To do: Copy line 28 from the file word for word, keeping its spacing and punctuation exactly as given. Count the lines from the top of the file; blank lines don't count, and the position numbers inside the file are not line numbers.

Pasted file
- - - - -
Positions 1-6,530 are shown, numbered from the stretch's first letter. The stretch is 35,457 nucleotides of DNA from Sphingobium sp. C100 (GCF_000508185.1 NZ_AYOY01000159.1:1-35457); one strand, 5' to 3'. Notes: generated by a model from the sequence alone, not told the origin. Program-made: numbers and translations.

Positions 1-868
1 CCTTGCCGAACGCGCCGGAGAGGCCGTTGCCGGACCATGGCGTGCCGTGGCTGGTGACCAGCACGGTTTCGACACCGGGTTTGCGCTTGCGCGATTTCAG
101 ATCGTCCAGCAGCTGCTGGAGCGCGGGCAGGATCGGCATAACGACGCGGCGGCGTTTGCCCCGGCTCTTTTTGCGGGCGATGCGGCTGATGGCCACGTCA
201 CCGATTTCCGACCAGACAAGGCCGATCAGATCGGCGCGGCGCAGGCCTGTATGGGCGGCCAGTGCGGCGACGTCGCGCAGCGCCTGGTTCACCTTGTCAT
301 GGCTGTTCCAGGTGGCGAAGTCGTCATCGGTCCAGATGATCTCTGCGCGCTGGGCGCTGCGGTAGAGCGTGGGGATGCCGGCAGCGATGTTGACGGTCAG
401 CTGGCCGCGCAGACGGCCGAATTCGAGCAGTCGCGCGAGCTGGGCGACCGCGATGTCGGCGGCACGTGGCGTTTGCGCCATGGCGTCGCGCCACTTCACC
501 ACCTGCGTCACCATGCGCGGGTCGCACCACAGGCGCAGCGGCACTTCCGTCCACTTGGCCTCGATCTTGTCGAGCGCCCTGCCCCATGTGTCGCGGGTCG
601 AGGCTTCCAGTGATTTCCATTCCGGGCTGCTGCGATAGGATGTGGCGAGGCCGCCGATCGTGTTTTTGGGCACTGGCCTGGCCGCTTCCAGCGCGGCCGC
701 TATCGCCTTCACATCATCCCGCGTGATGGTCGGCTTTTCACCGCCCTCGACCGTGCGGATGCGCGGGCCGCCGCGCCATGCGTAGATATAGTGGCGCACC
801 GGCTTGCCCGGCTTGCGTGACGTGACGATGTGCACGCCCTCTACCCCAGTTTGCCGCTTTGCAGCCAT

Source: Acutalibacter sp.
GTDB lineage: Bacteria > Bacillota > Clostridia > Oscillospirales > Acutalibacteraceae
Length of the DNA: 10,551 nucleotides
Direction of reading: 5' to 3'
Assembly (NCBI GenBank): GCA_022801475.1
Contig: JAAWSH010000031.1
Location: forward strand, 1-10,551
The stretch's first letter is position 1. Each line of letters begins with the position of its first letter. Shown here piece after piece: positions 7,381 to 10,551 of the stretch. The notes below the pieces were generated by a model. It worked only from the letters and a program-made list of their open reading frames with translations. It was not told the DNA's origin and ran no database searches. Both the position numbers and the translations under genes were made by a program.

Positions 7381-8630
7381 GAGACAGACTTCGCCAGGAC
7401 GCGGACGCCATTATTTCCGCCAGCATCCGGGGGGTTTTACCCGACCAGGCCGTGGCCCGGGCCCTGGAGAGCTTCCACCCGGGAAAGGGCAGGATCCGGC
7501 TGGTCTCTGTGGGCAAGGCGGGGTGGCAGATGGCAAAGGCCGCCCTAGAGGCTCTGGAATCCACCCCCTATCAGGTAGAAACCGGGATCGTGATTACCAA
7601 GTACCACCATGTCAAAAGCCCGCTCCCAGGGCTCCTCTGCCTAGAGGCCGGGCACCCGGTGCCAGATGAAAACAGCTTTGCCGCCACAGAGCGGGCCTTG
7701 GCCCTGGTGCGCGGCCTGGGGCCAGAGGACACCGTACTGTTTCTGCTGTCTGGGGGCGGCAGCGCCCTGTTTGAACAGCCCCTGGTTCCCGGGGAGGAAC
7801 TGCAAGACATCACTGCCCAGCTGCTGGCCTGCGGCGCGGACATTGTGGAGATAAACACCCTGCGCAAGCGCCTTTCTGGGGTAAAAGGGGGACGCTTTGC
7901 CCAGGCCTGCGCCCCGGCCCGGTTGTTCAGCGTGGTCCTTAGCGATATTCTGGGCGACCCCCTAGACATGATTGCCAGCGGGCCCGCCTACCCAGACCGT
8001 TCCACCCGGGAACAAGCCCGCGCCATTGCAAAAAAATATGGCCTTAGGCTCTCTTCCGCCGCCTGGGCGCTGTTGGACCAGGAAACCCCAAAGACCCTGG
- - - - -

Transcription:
8001 TCCACCCGGGAACAAGCCCGCGCCATTGCAAAAAAATATGGCCTTAGGCTCTCTTCCGCCGCCTGGGCGCTGTTGGACCAGGAAACCCCAAAGACCCTGG